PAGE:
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Investigating strain transfer along faults in Joshua Tree National Park, CA, with possible implications for along strike variations in southern San Andreas Fault slip rate

Katherine A. Guns, Richard A. Bennett, Kimberly D. Blisniuk, & Sally F. McGill

Published August 14, 2018, SCEC Contribution #8490, 2018 SCEC Annual Meeting Poster #238

The pattern of and relationship between elastic and permanent strain accumulation adjacent to the southern San Andreas Fault (SSAF) zone in the Eastern Transverse Ranges Province (ETR) are currently only poorly understood, hampering assessments of earthquake potential and associated hazards to southern California. To address this issue, we are integrating geodetic and tectonic geomorphologic methods to investigate how plate boundary strain is accommodated within the ETR, which lies between the SSAF and the Eastern California Shear Zone (ECSZ). We focus our studies on the five east-trending, left-lateral strike slip faults of the ETR within Joshua Tree National Park (JTNP). These faults each have measured cumulative offsets ranging between 1 km to 20 km. If active, these faults could be facilitating contemporary rotation of crustal blocks in the ETR, with implications for along strike variation of SSAF slip rate and the kinematics of strain transfer between the SSAF and ECSZ. Existing block models present a variety of slip rate estimates for these faults, from as low as zero to as high as 7 mm/yr, suggesting a gap in our understanding of what role they play in the larger system. To determine whether present-day block rotation along these faults contributes to strain accumulation in the region, we apply 10Be surface exposure dating methods to observed offset channel and alluvial fan deposits in order to estimate fault slip rates along two faults in the ETR. We employed detailed geomorphic mapping, LiDAR data analysis, and clast count studies to identify and quantify Quaternary (at least latest Pleistocene) offsets at 3 sites along the Blue Cut Fault and 1 site along the Smoke Tree Wash Fault. Initial dating (N=7) at one of the sites, indicates a preliminary fault slip rate of 0.5—1.75 mm/yr for the Hexie Mountains section of the Blue Cut Fault, though further 10Be dating is needed. In addition, we present an updated GPS velocity field derived from two local campaign networks, one within JTNP and one spread out over the San Bernardino Mountains area. New geologic slip rate data, combined with an updated velocity field, will allow us to refine our elastic fault block models and to test different hypotheses about how strain is being distributed and transferred through this complex system. Evaluating how strain is distributed will help us better understand earthquake recurrence along a section of the SSAF that is thought to be overdue for a major earthquake.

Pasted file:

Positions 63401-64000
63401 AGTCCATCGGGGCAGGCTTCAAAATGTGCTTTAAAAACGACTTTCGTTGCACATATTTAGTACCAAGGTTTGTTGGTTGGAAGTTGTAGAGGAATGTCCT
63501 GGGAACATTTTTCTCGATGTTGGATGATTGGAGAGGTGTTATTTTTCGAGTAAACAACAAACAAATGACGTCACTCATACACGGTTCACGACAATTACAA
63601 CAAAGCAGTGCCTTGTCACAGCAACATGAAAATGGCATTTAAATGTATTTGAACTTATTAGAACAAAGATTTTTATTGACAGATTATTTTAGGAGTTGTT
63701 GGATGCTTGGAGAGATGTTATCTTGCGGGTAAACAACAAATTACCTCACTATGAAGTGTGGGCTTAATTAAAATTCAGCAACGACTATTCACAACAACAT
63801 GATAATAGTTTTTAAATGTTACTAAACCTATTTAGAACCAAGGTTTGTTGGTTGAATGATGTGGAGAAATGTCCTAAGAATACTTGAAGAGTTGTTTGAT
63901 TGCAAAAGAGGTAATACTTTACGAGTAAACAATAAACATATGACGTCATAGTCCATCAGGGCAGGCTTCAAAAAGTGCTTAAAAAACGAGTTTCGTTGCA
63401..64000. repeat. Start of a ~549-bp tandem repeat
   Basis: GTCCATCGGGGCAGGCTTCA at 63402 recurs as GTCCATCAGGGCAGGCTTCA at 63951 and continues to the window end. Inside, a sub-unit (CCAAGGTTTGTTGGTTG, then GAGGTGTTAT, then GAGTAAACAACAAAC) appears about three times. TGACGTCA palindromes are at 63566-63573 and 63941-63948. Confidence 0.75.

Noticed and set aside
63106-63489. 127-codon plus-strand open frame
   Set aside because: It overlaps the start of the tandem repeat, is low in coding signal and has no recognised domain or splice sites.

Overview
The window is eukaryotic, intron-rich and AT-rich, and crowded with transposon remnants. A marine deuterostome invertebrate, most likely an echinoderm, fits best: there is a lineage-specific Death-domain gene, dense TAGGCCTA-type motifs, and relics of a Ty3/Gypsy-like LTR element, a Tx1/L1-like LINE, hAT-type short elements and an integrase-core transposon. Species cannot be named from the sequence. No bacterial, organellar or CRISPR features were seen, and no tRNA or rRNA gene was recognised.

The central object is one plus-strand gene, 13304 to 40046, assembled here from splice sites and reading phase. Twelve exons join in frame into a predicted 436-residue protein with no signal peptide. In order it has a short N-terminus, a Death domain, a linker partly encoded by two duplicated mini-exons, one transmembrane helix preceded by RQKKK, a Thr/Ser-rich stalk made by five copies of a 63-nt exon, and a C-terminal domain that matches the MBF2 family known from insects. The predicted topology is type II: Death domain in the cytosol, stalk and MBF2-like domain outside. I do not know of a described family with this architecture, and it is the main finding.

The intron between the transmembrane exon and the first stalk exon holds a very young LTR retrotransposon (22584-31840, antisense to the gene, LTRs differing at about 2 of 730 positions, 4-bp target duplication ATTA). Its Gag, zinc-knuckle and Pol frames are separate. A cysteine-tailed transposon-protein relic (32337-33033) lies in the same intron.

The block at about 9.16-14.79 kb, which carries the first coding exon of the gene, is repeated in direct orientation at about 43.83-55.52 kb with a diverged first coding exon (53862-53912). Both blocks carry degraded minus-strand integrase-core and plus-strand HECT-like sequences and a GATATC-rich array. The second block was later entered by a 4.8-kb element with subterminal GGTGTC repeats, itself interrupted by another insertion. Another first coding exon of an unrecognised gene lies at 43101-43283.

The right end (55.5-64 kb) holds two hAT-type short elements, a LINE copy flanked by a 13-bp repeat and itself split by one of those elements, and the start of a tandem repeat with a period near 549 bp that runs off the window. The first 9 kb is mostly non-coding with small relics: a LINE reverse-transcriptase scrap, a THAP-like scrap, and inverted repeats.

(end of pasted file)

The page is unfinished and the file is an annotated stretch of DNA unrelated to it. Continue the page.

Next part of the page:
Key Words
geodesy, geologic slip rates, SSAF, ECSZ, strain transfer

Guns, K. A., Bennett, R. A., Blisniuk, K. D., & McGill, S. F. (2018, 08). Investigating strain transfer along faults in Joshua Tree National Park, CA, with possible implications for along strike variations in southern San Andreas Fault slip rate. Poster Presentation at 2018 SCEC Annual Meeting.

Related Projects & Working Groups
Earthquake Geology